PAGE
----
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title: 'El Paso herald. (El Paso, Tex.) 1901-1931, November 15, 1910, Page 5, Image 5',
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EL PASO HERALD
Tuesday, November 15, 1910 5
Household Economy, f
How to Have the Best Cough
Syrup and Save $2, by
Maklag It at Home.
rh medicines, as a Tule, contain
o lor-rn mtatitltv of nlain svrim. If you
take one pint of granulated sugar, add
V. pint of -warm water, and stir about
two minutes, you have as good syrup
as money could buy.
If you will then put 2 ounces of
Pinex C50 cents worth) In a pint bottle,
and fill It up with the Sugar Syrup,
you will Oiave as much cough syrup as
you could buy ready-made for ?2.o0.
It keeps perfectly.
And you will find it the best cough
svrup vou ever used even in whoop
ing cough. You can feel it take hold
usually stops the most severe cough
In 24 hours. It is Just laxative enough,
has a good tonic effect and taste Is
pleasant. Take a teaspoonful every
one, two or three hours.
It is a splendid remedy, too. for
hoarseness, asthma, chest pain's, -etc
Pinex is the most valuable concen
trated compound f Norway white pine
extract, rich In gulaicol and all the
healing pine elements. No other prep
aration will work in this formula.
This recipe for making cougn rem
edv with Pinex and Sugar Syrup Is
now used and prized in thousands of
homes in the United States and Can
ada. The plan has ttften been Imitated
but never successfully. , ,,...
A guarantee of absolute satisfaction,
or monev promptly refunded goes with
this recipe. Tour druggist has nex
or will get It for you. If not send to
The Pinex Co., Ft "Wayne. Ind.
CHQDLBQARD REFUSES T
RIMES FOR II
Wfll Win In
Many Years' Experience
Causes Mrs. Sells to Think
She Can Predict Out-
New Hartford, Iowa. "I think I am
well qualified," writes Mrs. X Eells, of
this place, "to recommend Cardui, and
strongly advise all women to give it a
trial. For the past 24 years, I had been
afflicted' with troubles peculiar to tvo-
men. They made life a burden, for me.
I tried home doctors, -and various reme
dies without relief.'.. At" last I began to
take Cardui, according to directions,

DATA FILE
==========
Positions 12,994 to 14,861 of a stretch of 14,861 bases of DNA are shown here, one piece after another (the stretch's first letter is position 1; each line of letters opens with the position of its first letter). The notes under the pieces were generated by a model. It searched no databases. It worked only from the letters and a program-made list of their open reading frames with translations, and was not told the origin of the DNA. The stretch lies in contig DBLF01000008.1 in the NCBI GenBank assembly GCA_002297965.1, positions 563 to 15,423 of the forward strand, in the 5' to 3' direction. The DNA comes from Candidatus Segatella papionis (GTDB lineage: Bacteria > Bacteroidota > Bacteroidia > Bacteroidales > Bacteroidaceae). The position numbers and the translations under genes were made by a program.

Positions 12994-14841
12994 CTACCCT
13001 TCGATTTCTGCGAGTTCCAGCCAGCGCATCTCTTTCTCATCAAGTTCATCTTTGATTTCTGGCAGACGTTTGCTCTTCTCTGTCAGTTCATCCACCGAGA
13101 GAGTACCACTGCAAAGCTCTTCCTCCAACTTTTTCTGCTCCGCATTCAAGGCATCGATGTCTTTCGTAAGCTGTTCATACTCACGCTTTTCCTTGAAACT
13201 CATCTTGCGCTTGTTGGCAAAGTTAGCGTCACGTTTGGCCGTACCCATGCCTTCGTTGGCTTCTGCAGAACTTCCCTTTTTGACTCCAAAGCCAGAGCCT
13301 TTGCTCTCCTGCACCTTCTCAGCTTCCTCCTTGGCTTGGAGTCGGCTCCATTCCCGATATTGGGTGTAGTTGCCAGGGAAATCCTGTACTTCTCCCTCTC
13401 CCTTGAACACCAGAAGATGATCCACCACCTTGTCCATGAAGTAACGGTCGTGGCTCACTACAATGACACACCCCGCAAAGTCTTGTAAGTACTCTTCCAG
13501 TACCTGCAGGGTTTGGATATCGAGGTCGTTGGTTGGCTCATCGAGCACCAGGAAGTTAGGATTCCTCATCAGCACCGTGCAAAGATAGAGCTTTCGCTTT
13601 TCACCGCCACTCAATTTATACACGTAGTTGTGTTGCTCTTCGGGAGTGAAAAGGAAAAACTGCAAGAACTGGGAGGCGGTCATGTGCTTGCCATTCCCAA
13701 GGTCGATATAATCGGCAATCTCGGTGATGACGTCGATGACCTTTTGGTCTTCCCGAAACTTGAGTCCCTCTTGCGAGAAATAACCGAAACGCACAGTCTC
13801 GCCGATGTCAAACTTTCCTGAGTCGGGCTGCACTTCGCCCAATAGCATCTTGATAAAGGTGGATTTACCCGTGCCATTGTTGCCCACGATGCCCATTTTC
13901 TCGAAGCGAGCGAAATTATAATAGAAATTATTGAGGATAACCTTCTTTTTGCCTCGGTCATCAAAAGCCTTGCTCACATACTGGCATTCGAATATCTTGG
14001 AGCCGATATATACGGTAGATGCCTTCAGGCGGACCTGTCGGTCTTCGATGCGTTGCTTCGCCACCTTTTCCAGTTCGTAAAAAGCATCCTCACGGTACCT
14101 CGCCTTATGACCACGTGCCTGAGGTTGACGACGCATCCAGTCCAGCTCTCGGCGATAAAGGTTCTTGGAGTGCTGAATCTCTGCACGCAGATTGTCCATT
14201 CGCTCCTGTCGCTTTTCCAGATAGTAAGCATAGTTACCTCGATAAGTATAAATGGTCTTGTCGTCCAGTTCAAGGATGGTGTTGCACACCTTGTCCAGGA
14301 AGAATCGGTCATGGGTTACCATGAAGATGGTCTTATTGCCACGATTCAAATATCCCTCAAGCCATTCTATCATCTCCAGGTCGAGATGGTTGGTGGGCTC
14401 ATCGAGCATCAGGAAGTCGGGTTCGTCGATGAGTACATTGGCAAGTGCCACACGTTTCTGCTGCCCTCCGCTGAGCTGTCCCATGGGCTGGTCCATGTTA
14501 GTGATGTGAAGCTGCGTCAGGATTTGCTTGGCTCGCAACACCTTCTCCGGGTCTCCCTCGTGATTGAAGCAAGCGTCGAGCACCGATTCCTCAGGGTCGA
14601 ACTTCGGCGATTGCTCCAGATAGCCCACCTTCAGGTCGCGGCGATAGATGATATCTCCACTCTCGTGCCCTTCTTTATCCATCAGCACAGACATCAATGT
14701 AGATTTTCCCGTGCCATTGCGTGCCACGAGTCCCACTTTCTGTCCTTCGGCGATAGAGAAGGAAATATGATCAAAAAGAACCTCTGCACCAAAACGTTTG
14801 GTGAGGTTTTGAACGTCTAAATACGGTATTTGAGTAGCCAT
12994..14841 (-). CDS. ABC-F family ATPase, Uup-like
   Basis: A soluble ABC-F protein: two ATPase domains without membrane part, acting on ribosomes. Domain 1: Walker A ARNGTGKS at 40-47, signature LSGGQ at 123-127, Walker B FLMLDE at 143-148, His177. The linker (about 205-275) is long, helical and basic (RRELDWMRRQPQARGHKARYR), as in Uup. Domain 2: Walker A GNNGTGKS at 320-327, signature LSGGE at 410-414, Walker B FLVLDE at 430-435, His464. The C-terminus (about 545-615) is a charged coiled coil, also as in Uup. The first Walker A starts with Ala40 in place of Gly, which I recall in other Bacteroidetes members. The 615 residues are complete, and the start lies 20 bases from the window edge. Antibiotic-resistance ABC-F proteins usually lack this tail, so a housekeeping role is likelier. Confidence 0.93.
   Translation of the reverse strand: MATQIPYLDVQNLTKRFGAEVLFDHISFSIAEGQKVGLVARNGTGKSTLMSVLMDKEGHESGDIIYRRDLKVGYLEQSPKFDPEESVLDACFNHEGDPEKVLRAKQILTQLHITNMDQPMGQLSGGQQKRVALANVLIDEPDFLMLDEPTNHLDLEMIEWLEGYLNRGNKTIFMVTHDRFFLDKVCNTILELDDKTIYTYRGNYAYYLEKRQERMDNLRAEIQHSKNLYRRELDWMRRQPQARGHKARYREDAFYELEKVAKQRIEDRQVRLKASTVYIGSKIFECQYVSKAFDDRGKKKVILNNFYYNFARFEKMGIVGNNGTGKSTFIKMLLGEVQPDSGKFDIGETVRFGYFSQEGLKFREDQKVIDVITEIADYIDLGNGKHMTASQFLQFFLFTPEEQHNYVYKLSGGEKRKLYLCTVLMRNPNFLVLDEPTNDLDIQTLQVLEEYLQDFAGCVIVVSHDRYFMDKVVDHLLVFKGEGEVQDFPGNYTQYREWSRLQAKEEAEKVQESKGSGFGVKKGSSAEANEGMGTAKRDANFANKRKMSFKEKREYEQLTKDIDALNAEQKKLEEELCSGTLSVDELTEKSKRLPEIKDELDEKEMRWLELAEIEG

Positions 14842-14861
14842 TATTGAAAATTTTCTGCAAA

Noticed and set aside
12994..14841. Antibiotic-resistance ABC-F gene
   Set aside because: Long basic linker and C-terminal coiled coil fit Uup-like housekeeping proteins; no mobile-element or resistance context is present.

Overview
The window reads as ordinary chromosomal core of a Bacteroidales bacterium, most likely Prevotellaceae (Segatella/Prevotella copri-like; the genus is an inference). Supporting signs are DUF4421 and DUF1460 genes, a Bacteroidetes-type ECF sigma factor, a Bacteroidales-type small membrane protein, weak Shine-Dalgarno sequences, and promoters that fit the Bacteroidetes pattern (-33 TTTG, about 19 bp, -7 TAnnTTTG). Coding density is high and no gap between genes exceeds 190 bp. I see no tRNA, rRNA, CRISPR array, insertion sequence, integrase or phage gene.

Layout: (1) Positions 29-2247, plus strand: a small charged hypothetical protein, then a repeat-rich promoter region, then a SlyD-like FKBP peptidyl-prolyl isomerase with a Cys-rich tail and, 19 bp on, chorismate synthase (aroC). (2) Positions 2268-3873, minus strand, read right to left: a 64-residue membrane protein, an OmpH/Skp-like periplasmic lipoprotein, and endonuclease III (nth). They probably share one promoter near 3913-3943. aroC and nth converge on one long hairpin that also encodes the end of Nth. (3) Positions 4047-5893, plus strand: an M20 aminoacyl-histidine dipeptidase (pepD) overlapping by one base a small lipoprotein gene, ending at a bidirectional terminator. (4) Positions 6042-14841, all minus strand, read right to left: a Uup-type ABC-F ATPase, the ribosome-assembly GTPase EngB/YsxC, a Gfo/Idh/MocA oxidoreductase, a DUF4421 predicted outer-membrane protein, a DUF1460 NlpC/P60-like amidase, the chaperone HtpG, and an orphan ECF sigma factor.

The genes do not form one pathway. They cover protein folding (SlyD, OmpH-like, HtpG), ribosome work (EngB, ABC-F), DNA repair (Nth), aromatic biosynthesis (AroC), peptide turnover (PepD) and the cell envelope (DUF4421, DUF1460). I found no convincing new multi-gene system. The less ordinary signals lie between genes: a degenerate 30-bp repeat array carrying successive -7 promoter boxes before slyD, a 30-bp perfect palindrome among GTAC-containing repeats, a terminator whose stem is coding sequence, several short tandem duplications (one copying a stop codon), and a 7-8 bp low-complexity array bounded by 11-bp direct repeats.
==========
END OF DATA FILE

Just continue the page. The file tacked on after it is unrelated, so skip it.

and now I am entirely cured of all my
ro you suffer from any of those trou
bles to -which all women are liable? If
so, how would y,ou like to be able to
say, ""Now I am entirely cured of all
my afflictions," like Sirs. Eells does?
Take Cardui, the woman's tonic.
For more than half a century, this
purely vegetable, gentle-acting, -wo-:
man's remedy, has been in successful
use In the treatment of just such
troubles. Not only has It helped sick
T. omen to health, but as a strength
giving tonic for wealc, debilitated "wo
men, it has been found of more than or
Keep 'Cardui convenient in the closet.
Buy a. bottle -today at the "nearest drug
store -and'begin to" use It t fct t.
Requisition From Principal
Refused Expenses of the
Schools in October Heavy.
Members of El Paso's school board
refused, at the meeting Monday night,
to purchase rawhide whips for use on
"I do not believe in corporeal punish
ment, I refuse to O. IC tnis -pert of the
requisition made by Miss Myra Prater,
of the Beall -school, but I do recommend
the purchase of red ink and thumb
tacks," declared trustee E. H. Irvln,
referring to the rawhides. He ex
plained that the red ink is used for
marking deficiencies and the thumb
tacks are for tacking up exhibits.
In her request for new whips, M's-j
Prater said that the two old ones are
vorn out. B. L. Dorbandt remarked
that in his -day dogwood was good
enough. The recommendation, of Dr.
Irvln was carried out and the raw'nlde
Discussing improvements at the
Highland Park school, Br. Irvin said:
"We learned that we could not erect
the two new rooms for less than SJ.200,
so we boxed In the end of the hall at
a cost of $40, and are using that for
the present. It serves the purpose."